ARI SHAPIRO, HOST:
Today federal officers begin to withdraw from downtown Portland under a deal between Oregon Gov. Kate Brown and the Trump administration. Things have been tense since federal agents arrived three weeks ago to crack down on racial justice protests. City leaders hope this will defuse tensions. Portland's central role in this racial justice movement may surprise some people because
Portland is one of the whitest big cities in the U.S. Oregon was founded on white supremacist principles, and the state has a long history of entrenched racism. For some context, Portland State University urban studies professor Lisa Bates joins us now. Welcome to ALL THINGS CONSIDERED.
LISA BATES: Thank you, Ari.
SHAPIRO: So white supremacy was literally written into Oregon's state constitution in the 1850s. What did that look like in practice?
BATES: Well, when the settlers came to Oregon, obviously they were, on the first place, engaged in a very brutal war against Indigenous people here and also did bring enslaved Black people to help clear land and create farms. But the idea was that once you had established yourself that you would remove those people...
SHAPIRO: Black people were literally not allowed in the state.
BATES: Right. No Black person or Asian person - of course, that wasn't the term that they used at the time - could live in the state.
SHAPIRO: And moving forward in time, while many people think of the KKK as a southern phenomenon, it had a huge presence in Oregon in the early 20th century. Tell us about that.
BATES: In the Portland area, many of the elected leaders - sheriffs, et cetera - were active members of the KKK. And that history of white nationalist organizing has persisted. In the '80s and '90s, Oregon was seen as a white homeland for people who believe in the idea of a racial holy war. And there are settlements throughout the state of people who are pursuing that kind of white homeland idea.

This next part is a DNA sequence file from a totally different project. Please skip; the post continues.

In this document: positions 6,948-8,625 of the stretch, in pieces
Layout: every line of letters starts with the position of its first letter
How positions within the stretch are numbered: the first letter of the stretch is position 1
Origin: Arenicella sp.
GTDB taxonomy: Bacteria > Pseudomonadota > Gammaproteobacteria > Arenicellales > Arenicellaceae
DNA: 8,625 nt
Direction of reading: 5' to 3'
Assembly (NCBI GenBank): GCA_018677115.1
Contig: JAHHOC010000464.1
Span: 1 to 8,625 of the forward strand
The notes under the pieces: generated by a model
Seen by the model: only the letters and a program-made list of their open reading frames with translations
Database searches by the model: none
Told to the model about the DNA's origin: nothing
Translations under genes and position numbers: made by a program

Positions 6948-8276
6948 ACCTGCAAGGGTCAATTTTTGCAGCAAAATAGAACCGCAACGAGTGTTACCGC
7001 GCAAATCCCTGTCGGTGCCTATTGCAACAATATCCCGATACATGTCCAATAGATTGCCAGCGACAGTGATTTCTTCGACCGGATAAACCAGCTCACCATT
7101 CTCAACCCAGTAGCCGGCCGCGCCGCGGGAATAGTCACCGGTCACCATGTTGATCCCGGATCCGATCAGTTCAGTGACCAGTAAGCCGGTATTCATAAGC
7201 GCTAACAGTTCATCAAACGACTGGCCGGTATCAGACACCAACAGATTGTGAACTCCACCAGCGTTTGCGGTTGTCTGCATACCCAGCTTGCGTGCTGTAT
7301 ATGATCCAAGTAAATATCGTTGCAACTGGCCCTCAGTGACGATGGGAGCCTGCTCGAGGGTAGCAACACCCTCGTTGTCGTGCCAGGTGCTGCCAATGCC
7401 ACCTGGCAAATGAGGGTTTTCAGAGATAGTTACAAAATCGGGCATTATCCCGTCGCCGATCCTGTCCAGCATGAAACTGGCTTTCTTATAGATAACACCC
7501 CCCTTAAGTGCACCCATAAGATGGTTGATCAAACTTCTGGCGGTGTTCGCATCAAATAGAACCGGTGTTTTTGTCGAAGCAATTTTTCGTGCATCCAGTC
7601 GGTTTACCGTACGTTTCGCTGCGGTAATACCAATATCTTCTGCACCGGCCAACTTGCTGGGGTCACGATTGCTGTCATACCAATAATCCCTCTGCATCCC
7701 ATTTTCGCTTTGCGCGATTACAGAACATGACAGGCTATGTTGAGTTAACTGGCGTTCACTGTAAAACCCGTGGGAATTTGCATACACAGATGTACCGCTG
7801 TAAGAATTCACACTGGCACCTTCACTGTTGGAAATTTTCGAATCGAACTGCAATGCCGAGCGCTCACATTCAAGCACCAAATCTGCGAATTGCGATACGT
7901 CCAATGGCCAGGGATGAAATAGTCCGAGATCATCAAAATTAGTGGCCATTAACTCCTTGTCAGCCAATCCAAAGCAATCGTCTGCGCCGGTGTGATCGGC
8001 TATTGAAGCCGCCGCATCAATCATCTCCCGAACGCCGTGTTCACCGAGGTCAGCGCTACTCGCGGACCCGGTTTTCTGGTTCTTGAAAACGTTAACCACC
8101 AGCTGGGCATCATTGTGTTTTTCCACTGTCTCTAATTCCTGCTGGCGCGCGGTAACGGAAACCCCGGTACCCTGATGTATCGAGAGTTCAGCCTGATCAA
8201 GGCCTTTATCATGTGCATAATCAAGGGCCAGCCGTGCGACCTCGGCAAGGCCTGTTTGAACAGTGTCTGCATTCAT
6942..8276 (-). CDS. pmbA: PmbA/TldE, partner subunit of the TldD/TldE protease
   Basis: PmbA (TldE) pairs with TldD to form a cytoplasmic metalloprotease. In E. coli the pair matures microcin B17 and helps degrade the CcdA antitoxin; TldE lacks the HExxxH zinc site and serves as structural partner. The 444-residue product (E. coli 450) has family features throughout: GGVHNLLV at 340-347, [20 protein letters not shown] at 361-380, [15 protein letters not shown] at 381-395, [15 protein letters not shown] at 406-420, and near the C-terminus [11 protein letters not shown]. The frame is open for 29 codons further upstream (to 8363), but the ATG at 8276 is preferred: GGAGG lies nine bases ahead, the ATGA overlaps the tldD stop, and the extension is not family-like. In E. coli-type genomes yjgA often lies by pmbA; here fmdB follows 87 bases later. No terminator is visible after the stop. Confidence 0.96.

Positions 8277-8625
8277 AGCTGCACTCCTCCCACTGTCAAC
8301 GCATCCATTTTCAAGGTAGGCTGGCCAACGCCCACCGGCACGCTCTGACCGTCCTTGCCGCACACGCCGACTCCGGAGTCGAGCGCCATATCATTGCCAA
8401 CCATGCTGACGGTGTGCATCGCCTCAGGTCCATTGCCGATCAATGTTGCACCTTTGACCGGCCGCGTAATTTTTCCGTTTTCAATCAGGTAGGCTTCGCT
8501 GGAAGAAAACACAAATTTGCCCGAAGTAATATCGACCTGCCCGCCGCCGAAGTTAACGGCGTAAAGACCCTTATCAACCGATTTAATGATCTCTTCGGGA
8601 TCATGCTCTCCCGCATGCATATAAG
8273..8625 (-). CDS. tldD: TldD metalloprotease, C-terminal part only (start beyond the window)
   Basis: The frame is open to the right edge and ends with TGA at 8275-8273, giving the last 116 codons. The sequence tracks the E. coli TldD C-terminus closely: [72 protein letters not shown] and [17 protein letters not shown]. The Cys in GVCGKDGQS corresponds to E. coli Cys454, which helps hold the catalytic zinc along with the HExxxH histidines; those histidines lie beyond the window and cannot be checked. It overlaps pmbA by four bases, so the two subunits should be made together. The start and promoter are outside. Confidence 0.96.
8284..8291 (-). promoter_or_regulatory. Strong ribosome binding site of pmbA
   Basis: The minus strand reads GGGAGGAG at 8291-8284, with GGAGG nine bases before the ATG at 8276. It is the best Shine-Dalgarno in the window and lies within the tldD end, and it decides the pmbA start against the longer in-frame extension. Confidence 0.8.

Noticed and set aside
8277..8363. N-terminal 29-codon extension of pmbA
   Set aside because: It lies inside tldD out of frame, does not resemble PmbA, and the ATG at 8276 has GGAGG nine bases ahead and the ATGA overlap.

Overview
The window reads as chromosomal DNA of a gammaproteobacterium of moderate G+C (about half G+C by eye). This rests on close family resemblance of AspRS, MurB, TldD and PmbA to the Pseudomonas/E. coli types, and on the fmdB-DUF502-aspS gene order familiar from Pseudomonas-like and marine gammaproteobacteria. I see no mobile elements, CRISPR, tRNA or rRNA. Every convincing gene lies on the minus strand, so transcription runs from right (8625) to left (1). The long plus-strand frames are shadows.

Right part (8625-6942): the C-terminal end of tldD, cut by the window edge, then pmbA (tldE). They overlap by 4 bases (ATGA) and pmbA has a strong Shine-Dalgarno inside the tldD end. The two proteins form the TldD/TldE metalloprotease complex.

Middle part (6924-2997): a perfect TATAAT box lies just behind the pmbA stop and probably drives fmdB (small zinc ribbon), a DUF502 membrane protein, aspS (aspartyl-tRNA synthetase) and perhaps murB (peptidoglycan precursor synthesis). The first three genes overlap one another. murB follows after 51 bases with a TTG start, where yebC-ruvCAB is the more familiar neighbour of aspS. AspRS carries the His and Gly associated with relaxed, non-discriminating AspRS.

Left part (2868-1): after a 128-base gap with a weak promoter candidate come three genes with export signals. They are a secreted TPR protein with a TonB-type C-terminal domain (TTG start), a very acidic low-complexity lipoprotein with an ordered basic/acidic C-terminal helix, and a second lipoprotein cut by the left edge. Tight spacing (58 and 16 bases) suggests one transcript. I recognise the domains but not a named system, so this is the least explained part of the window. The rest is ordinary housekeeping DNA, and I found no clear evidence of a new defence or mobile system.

SHAPIRO: So how has that deep legacy of racism played out in, say, the last 50 years or the last few decades?
BATES: So after that history, we might wonder how did Black people really end up living in Portland. Black folks are about 6% of Portland's population. And many of these are families who were brought to work in the Kaiser Shipyards during World War II and after World War II remained in the city despite just ongoing civil rights battles and particularly around police. I mean, I guess I would point to a couple of significant incidents in the 1980s where Portland police officers dumped dead opossums on the door of a Black-owned business in the mid-1980s after killing a Black man, Tony Stevenson, with a chokehold. The chokehold was banned, and the police union distributed T-shirts to officers that said, smoke them, don't choke them, with the image of a gun.
SHAPIRO: Do you see these protests today as a direct outgrowth of or reaction to the long history of racism and white supremacy that has been the building blocks of Oregon history?
BATES: For some people, yes. I think that we've had a number of protests over 15 years here about the problem of white supremacy in institutions. And of course that's at the center of what's happening today. Over the past two months, I've seen marches for Black trans lives. We've had movement around Black victims of intimate partner violence. There are actions happening here almost every day, not all of which are focused around the Justice Center and the federal courthouse because there is movement building that's happening from youth to elders among Black, Indigenous and other people of color here, as well as allies and accomplices.
SHAPIRO: Lisa Bates teaches urban studies and planning at Portland State University. Thank you for talking with us today.
BATES: Thank you.
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